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Don't Forget Ed campaign in National Mall

Wednesday, The College Board kicked off a national movement, “Don’t Forget Ed,” to make education a more prominent issue in the 2012 presidential campaign by calling upon the candidates to discuss their plans for reform. 857 school desks were placed on the National Mall in Washington, D.C. as a compelling display representing the students that drop out every hour of every school day in our nation’s schools.

“‘Don’t Forget Ed’ recognizes that education is the foundation of our society. If our schools fail, then so will everything else — from our economy to national security,” said College Board President Gaston Caperton. “Yet every four years, the issue of education is shockingly underplayed on the campaign trail. That’s why this year we are encouraging candidates all over the country to tell voters precisely how they would reverse the sharp decline of American education. Parents, teachers, students and administrators have had enough of the silence. This year they are speaking loud and clear, and the College Board is committed to amplifying their voices.”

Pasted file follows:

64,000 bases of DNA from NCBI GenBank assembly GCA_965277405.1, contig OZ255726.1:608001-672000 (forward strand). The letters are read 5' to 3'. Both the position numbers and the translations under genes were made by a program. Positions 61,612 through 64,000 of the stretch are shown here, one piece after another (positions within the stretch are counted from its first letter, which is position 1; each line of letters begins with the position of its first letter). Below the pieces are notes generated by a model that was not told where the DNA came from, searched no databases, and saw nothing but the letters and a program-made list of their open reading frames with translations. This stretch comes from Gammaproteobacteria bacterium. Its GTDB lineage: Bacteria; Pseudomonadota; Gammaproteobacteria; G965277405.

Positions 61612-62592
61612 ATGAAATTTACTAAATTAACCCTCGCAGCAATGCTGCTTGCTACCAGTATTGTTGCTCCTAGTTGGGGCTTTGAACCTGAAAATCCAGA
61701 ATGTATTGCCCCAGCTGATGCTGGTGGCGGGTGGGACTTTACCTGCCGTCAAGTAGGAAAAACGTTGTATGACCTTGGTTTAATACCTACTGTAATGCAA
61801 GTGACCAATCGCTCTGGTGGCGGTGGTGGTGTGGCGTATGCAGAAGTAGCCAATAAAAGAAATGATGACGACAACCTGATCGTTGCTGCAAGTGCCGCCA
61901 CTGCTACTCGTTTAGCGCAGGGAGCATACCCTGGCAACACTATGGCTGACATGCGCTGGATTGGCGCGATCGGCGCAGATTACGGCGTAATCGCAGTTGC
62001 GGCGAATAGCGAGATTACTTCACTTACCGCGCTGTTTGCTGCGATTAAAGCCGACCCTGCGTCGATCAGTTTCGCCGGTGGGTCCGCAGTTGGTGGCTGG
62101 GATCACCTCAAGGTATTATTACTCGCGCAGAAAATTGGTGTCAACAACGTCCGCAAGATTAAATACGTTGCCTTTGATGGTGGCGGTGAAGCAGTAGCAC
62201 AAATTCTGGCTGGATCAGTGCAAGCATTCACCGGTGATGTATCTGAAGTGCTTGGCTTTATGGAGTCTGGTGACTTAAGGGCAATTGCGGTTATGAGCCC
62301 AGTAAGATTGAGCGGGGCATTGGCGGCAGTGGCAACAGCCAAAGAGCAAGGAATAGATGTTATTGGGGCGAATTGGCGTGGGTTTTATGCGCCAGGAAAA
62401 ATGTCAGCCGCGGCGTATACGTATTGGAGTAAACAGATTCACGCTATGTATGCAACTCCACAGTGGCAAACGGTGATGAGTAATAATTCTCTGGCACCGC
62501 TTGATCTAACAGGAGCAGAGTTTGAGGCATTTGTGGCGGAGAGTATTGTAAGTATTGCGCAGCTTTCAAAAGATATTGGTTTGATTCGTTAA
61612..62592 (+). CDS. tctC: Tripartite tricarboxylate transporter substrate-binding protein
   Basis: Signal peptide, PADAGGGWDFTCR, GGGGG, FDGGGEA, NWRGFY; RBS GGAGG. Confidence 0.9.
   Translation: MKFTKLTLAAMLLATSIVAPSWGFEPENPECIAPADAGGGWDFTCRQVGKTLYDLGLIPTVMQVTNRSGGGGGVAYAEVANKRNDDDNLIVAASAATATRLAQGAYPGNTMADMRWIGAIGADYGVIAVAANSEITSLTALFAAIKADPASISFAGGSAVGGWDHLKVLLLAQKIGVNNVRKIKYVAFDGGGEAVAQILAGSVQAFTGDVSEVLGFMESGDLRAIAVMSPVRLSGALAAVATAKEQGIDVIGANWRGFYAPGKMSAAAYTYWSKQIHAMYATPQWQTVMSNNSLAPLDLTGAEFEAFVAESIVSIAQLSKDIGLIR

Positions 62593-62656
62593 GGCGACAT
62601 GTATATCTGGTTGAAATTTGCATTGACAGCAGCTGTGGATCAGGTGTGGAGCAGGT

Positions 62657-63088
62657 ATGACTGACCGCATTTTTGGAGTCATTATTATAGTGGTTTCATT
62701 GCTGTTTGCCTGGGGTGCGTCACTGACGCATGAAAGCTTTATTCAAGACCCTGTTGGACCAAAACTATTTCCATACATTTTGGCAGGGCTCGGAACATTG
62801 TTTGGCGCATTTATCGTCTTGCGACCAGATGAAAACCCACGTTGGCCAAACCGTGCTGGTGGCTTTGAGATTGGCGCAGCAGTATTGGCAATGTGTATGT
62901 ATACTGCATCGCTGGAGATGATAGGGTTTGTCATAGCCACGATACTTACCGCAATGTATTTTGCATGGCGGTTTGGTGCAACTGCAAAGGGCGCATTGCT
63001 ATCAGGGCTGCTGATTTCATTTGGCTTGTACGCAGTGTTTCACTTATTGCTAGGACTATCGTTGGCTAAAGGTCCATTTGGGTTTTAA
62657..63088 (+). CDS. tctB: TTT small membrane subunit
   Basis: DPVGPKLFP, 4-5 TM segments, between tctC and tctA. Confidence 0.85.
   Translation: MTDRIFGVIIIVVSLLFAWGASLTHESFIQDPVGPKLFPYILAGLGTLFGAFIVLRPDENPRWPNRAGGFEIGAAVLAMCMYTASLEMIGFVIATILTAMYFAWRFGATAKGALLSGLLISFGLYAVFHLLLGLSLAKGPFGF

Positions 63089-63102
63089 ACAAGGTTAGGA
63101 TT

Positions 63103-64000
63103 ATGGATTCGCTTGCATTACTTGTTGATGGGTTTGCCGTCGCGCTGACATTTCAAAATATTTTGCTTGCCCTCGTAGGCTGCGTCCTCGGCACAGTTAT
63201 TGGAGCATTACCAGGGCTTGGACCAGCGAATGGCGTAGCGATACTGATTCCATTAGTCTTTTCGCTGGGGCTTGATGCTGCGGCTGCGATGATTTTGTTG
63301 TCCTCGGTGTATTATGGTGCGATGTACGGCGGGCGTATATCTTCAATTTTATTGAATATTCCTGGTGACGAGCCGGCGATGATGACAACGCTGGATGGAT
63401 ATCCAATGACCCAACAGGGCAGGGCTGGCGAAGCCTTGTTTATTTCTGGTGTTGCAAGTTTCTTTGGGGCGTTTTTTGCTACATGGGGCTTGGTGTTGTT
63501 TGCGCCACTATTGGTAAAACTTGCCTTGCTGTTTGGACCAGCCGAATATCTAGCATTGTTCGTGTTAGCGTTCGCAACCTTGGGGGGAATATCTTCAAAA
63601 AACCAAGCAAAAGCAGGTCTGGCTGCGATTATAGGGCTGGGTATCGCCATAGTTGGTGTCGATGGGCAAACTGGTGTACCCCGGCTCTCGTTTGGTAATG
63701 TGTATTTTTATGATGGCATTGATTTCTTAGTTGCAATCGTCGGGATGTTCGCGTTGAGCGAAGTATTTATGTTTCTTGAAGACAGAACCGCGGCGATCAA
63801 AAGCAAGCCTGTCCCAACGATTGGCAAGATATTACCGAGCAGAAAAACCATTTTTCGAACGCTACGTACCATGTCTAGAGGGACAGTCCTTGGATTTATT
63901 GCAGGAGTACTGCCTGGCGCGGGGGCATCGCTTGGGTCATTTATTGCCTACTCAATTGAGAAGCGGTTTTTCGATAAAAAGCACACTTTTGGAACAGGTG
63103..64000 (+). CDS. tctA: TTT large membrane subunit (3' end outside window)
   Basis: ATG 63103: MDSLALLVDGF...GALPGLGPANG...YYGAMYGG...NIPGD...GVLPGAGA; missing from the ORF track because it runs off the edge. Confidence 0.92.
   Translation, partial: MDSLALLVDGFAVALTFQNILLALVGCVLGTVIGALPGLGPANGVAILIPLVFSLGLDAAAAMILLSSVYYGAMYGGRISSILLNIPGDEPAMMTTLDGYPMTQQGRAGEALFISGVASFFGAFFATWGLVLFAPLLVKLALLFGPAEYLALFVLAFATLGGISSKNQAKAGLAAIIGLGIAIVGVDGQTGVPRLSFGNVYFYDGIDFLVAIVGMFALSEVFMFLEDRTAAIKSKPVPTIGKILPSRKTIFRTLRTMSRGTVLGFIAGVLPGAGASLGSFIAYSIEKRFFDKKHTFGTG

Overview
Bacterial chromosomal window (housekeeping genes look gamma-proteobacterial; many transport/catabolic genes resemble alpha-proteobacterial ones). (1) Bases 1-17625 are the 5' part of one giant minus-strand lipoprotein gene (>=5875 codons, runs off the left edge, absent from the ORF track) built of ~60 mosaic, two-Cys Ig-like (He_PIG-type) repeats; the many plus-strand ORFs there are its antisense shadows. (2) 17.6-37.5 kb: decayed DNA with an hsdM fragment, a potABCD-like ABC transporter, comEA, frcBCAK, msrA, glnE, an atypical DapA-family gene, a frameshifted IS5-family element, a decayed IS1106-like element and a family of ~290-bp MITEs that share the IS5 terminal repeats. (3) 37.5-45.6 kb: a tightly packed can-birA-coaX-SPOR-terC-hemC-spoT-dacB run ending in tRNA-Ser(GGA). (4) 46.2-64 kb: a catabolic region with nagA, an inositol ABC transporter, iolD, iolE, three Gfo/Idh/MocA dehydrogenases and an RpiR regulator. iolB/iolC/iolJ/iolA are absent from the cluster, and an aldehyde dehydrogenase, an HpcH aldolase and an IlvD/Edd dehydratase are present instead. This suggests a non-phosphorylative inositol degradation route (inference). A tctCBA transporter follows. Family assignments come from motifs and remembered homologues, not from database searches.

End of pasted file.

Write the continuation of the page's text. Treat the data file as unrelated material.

There is no question that students leaving school is detrimental to our society, as there is a direct correlation between education and incarceration. According to the National Dropout Prevention Center, 82% of the inmates currently in our federal prisons are high school dropouts.

As pointed out by Kevin Chavous of the Huffington Post, “The average cost to care for those inmates is $55,000.00 per inmate. In contrast, we spend on average approximately $10,500 per student in our K-12 education system. And, as our prisons are consistently overcrowded, far too many of our public school districts have schools that are barely half full.”

It is disheartening that these statistics and correlations are not bringing a sense of urgency among leaders and policymakers. More than 1.2 million students drop out of school every year, which averages out to 6,000 students every school day and 857 every hour. Recent data show that students in this country rank 25th in math and 21st in science among students from 30 industrialized nations.

Now it is your turn to weigh in:

What would you suggest to the presidential candidates about education reform if you had 5 minutes with them?